Sunday, 11 September 2011

Where were you on 9/11?

Ten years ago today the world changed; I changed.  In the morning I thought I knew the world, international relations and conflict; by the evening I knew that everything I had known was invalid.

Here's my story of 9/11 from a sleepy town in England.

Ten years ago I worked in Henley on Thames.  It was a tiny company of four of us and myself and the two assistants were in the office.  The morning passed as normal, me writing a report from a workshop the day before, the girls happily chatting whilst they typed and filed and organised things.  We were all busy and somehow forgot to go out to get our lunches at the normal time.

At almost 2pm Anni decided she could wait for lunch no longer and went out to buy something.  She was gone longer than normal and when she came back into the office was white as a sheet.

I remember her saying "a plane has flown into the twin towers in New York."

I couldn't take it in and of course I assumed it was a tragic accident.  But she kept saying it wasn't an accident and we needed to turn on the radio.  We turned it on and the three of us sat in stunned silence as we heard the news.

No accident
Hijacked plane
Terrorist plot
Attack on US soil for the first time ever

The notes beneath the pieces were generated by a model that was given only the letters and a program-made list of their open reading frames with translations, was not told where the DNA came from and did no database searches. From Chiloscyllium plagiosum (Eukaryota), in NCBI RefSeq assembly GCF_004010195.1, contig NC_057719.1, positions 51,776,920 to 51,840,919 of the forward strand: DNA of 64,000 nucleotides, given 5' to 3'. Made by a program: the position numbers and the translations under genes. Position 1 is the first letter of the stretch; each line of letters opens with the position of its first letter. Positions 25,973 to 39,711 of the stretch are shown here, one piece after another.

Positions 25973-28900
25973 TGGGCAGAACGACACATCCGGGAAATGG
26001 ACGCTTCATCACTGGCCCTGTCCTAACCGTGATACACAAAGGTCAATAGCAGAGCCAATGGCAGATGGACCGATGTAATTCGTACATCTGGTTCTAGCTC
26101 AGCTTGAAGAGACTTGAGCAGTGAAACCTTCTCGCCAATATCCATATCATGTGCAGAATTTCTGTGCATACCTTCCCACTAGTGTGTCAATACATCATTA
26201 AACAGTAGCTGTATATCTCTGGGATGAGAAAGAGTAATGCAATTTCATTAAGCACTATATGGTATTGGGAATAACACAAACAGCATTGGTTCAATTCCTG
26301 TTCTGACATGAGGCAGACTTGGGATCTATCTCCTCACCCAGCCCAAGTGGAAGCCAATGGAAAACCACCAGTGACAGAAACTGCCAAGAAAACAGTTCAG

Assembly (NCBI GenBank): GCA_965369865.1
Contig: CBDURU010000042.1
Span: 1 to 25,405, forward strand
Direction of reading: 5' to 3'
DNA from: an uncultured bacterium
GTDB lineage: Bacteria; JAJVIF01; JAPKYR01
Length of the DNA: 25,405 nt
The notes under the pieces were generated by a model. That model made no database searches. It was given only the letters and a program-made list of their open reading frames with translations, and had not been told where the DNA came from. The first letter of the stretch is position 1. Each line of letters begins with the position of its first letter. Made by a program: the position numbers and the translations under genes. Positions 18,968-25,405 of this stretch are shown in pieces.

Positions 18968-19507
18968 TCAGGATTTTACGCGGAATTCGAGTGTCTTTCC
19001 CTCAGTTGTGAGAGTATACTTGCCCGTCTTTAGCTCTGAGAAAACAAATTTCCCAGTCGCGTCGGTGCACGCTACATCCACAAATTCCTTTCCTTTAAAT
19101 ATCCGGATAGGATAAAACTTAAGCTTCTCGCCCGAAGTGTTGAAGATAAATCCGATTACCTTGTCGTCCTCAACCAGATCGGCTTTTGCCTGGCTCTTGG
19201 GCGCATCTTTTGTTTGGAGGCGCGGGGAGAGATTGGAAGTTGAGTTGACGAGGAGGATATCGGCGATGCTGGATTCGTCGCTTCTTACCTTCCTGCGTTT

Hundreds dead

And then another plane hit!

If life had shifted a bit after the first plane, it jumped to a completely different place altogether when the second plane hit.

The emotions flooded through me;

A country I had no particular affection for and a city I didn't know had suffered the most immense loss; of course I'd feel sadness and empathy for the victims and their families, but it was more than that.

All three of us new life would never be the same again.

After trying to decide what to do for an hour we gave up any idea of work and we all went home.  I had to switch off the radio in the car, I couldn't drive listening to the reports.  Even so I had to stop half way home and just sobbed as the emotions overwhelmed.

By the time I got home the fear was extraordinary; London might be next, or Paris or Berlin.  And where was Mike?  In the city of London!  I couldn't get hold of him, mobile phone systems were overwhelmed. So I watched the news and prayed London wouldn't be attacked.

For four hours I watched the news with tears streaming down my face.  And when Mike came home we kept watching through the evening knowing that he had colleagues in those towers.

The world stopped for us that day; it stopped as we watched, but more than that, it stopped it's normal trajectory forever and took a new course of fear and religious intolerance.

Today as I remember where I was ten years ago I pray for those who died, those who were injured, those who mourn; and I pray that we can find a way to stop terrorism in our world.

I'll never forget where I was on 9/11; it will stay with me forever. And that's no bad thing!

1 comment:

Gene Anderson said...

I was in Manhattan, a few miles first full day of classes in seminary at Union Theological Seminary.